What's the best chronological way to answer an exam style poetry question?
If the exam you are taking is asking a specific question about a poem, then yes, moving through the poem chronologically would be the best way to respond. First, for most humanities courses, the citation style is MLA format. Therefore, when you use in text evidence in the form of quoting, remember that line numbers go immediately following the quoted text in a parenthetical: ex: (12-14). Also, use the forward / to indicate line breaks.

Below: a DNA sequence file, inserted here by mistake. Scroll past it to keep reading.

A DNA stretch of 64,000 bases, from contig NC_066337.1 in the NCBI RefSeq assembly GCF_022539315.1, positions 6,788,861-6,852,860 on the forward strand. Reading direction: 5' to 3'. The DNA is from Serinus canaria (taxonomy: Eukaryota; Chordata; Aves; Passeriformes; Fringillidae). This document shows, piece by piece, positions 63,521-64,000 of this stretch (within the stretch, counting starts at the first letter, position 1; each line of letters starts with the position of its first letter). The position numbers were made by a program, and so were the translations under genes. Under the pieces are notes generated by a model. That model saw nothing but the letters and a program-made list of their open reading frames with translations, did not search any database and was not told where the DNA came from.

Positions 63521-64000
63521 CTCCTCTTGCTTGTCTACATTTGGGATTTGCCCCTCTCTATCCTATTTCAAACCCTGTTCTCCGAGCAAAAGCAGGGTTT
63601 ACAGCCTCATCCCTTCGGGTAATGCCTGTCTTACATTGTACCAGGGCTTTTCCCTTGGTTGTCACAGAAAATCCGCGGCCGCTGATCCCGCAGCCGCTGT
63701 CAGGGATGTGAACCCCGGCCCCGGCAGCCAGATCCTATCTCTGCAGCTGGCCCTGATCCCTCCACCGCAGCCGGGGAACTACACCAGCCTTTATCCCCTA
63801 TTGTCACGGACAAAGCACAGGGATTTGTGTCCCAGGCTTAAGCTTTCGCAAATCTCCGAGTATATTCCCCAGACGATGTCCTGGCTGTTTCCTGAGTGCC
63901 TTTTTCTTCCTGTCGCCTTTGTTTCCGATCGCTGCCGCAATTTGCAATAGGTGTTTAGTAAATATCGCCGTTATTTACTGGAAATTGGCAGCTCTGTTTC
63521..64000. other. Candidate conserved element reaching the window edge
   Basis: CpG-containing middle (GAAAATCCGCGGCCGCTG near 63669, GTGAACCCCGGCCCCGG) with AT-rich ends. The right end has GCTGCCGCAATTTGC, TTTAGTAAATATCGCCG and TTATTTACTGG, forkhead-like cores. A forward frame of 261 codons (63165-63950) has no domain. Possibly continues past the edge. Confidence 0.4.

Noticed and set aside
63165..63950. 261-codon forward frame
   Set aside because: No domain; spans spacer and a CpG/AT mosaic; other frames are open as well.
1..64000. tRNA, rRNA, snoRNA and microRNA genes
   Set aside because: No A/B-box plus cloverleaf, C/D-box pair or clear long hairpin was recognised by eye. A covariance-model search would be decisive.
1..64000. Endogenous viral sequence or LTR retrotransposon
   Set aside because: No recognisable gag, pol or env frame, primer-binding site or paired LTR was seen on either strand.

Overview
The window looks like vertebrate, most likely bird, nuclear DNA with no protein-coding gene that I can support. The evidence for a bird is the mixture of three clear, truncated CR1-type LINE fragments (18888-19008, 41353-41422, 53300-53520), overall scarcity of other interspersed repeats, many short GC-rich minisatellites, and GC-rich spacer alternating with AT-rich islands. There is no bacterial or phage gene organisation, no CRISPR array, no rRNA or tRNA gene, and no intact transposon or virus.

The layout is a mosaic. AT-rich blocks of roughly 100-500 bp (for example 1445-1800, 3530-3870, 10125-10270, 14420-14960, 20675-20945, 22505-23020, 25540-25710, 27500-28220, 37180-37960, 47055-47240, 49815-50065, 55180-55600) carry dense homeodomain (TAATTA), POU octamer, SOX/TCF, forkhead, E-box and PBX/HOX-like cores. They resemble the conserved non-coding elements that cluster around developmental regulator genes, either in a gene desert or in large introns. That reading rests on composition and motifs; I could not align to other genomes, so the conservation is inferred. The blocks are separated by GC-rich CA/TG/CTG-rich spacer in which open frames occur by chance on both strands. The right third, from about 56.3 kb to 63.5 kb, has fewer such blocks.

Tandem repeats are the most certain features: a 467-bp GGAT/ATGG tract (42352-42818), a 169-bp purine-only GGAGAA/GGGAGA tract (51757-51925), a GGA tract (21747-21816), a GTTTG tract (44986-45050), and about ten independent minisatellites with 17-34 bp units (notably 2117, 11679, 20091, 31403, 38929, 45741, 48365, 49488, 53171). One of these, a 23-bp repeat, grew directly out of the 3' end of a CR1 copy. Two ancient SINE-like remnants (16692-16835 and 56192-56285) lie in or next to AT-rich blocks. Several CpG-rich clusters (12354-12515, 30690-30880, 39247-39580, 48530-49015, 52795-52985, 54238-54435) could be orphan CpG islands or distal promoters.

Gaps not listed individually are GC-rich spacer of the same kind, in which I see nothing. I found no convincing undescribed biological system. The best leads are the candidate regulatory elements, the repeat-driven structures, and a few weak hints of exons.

Now, if the question is asking for you to compare or contrast two different poems, then you might not work chronologically. Instead, you would work with the strongest evidence from both poems and include that evidence (in the form of a quote) to prove your point.
Don't forget that all quotes need signal phrases, and that MLA asks that writers use present tense verbs. For example, if you are quoting from the poem "The Road Not Taken," you can begin the quote in several different ways:
- Frost writes, "And that has made all the difference" (20).
- The speaker concludes, "And that has made all the difference" (20).
Both of the above examples show a signal phrase, a quote, and a parenthetical.